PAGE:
St. James's Hospital

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For the Leeds hospital, see St James's University Hospital, Leeds.
St. James's Hospital
Picture of South Circular Road (Dublin) entrance to St. James's Hospital
South Circular Road entrance to St. James's Hospital
Geography
Location Dublin, Ireland
Coordinates 53°20′23″N 6°17′40″W / 53.3397°N 6.2945°W / 53.3397; -6.2945Coordinates: 53°20′23″N 6°17′40″W / 53.3397°N 6.2945°W / 53.3397; -6.2945
Organisation
Care system HSE
Funding Public hospital
Hospital type Teaching
Affiliated university Trinity College, Dublin
Links
Website http://www.stjames.ie/

St. James's Hospital[1] (Irish: Ospidéal Naomh Séamas[2]), also known as SJH,[3] is the largest university teaching hospital in Dublin, Ireland. Its academic partner is the University of Dublin. The Teaching Centre was opened in 1994 and it incorporates the clinical departments of the Medical School, Unit for Dietetics and Nutrition, the Nursing School, Postgraduate Centre and the library of the Faculty of Health Sciences.

History[edit]

Dublin Corporation paid £300 in 1603 for a foundation stone for a poorhouse on the site now occupied by the hospital.

The war between William III and James II intervened and work was abandoned until 1703, when Mary, Duchess of Ormonde, wife of James Butler, 2nd Duke of Ormonde laid the stone.

Several distinguished citizens served on the board of the hospital when it opened in 1727, including Arthur Guinness and Dean Swift. The hospital was closed in the early years of the 19th century and the buildings were used as a workhouse and known as the South Dublin Union. The workhouse infirmary, which originally catered for sick inmates only began to take on an increasingly active role as an infirmary for the sick poor. Some extremely competent physicians worked here at that period including Robert Mayne, a radiological expert.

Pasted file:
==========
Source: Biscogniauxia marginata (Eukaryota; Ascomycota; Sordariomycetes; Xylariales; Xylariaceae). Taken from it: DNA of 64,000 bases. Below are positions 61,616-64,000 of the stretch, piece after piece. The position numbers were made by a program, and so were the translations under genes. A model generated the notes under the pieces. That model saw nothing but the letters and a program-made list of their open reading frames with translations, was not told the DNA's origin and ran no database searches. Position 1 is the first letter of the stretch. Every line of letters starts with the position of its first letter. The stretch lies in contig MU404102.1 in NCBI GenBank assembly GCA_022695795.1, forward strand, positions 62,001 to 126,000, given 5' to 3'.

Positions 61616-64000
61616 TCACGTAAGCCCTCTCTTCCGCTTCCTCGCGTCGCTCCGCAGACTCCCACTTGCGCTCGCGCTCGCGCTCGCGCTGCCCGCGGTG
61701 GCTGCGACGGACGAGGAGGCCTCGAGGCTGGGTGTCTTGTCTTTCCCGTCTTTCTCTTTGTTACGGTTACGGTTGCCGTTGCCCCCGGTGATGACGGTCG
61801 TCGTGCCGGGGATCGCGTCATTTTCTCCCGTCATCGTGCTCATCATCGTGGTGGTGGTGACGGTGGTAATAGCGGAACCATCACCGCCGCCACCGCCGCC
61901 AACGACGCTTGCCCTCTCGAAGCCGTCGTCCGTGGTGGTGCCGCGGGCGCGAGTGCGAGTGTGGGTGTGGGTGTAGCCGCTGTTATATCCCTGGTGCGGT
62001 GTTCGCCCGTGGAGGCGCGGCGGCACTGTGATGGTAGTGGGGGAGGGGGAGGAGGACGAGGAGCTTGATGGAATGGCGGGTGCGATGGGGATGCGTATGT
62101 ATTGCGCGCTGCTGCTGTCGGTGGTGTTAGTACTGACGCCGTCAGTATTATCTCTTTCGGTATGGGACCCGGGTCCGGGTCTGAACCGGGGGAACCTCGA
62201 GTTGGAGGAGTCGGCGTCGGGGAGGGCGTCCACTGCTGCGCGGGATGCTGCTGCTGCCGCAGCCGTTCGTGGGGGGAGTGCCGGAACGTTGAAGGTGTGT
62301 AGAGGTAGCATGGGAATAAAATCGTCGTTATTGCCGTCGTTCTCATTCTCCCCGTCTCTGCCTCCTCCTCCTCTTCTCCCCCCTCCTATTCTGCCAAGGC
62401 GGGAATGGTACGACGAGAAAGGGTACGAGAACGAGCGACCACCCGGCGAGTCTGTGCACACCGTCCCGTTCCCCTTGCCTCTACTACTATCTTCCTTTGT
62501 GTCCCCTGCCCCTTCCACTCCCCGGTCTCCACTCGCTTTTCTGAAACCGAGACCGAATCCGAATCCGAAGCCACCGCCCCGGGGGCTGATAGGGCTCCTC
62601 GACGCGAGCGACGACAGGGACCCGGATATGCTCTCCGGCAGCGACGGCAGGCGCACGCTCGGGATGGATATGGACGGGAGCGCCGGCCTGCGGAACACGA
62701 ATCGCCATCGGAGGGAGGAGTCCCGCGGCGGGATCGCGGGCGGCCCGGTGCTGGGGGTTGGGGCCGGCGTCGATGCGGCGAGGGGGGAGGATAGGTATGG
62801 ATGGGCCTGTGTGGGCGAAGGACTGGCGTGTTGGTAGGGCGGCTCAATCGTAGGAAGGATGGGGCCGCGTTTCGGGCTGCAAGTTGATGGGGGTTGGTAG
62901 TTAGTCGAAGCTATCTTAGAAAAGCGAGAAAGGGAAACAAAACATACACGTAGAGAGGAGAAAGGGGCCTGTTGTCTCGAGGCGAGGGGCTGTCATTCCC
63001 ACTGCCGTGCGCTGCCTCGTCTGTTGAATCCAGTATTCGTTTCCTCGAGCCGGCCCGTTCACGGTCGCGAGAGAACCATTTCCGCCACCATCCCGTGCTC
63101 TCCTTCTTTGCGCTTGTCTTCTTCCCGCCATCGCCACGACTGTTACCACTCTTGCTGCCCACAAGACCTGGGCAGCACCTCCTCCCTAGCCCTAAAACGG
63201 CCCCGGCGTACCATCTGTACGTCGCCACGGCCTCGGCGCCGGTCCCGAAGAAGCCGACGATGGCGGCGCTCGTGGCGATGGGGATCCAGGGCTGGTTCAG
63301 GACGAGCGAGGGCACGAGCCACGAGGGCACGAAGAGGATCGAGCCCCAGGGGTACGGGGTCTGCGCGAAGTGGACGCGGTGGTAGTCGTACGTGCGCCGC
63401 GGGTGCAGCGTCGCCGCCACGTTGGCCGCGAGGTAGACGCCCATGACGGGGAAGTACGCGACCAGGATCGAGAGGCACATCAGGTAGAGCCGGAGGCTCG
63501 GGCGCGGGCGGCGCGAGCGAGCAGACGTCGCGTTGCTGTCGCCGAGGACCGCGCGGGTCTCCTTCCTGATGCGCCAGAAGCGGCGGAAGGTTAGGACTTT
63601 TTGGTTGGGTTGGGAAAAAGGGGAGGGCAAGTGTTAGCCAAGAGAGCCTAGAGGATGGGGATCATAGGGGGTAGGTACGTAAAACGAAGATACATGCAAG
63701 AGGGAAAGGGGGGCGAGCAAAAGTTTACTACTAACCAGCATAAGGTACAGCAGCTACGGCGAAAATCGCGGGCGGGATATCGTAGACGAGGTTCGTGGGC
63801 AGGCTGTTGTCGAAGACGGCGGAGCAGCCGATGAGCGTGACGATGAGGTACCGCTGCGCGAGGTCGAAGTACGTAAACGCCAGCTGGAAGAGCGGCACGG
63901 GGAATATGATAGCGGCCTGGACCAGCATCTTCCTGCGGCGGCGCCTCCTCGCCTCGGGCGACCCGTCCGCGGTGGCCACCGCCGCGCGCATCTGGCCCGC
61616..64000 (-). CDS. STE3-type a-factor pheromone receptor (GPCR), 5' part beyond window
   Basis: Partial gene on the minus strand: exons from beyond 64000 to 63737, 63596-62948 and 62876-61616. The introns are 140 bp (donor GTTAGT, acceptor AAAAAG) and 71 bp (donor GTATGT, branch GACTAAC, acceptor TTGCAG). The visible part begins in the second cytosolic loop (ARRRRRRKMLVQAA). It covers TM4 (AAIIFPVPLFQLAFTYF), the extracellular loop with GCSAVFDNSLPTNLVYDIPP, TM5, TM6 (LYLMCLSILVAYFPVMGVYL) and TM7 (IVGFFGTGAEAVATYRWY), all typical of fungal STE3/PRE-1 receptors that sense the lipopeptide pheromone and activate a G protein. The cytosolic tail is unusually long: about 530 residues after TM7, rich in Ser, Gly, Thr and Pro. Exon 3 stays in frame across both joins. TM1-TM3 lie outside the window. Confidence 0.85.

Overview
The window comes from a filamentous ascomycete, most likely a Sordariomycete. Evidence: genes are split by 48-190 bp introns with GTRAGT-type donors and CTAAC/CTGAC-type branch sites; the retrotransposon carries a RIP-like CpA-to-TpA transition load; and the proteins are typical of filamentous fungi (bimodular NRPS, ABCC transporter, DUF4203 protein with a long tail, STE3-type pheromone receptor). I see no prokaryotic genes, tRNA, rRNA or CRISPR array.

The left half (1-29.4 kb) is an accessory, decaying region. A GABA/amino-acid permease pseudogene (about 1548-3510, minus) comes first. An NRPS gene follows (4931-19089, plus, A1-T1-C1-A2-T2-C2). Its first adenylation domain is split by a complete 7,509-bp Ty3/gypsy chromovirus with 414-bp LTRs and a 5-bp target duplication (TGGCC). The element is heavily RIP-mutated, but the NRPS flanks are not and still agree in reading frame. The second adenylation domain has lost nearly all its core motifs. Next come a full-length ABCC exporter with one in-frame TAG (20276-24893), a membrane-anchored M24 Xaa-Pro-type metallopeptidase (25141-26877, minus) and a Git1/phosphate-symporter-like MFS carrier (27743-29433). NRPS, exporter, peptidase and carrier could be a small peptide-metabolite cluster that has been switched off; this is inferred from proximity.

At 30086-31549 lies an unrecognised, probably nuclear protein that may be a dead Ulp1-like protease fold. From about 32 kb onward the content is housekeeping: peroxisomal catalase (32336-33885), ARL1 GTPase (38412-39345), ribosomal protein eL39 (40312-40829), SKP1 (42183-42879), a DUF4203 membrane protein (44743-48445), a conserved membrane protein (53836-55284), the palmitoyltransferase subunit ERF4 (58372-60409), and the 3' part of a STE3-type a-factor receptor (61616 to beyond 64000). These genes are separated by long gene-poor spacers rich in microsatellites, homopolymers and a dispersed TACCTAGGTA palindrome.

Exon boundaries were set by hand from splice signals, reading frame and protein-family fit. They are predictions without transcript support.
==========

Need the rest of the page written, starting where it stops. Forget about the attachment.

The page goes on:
In 1916, the South Dublin Union was occupied by rebel forces and during the fighting a member of the nursing staff was accidentally killed. The hospital continued to develop as a municipal hospital following Irish independence and the name was changed to St Kevin's Hospital.

Later in the 20th century plans were made to amalgamate some of the voluntary hospitals in Dublin to build a new St. Kevin's which became known as St. James's in 1971.

Several small Dublin hospitals were closed or changed their functions in the 1980s including Mercer's Hospital, Sir Patrick Dun's, Dr Steevens' Hospital and the Royal City of Dublin Hospital, Baggot Street. Most of the services provided by these hospitals were incorporated into the new St. James's.

The 'new St James Hospital' opened in the early 1990s over stages. Prior to this the hospital was located in a variety of buildings on the site each called by a specific building name (hospital 1-7).[citation needed] Some units such as Hospital 5 and hospital 2 remained functional after the transfer to the new hospital and they continue to provide in patient care. Hospital 5 used to contain the midwifery department which closed in the 1980s and many older female patients admitted to the medical wards of Hospital 5 recounted how they had delivered their children in the same building many years previously. Other buildings such as hospital 1 changed function moving from providing inpatient care (hospital 1: oncology/cardiology/medical) to providing administration or day care services. Hospital 3 (a nice building which still had bullet holes in its walls from the Easter Rising) was sadly knocked down in the early 1990s (for parking). The school of nursing/Nurses Home building became administrations offices with the main teaching room becoming the Board Room. The current main hospital canteen was a former surgical ward.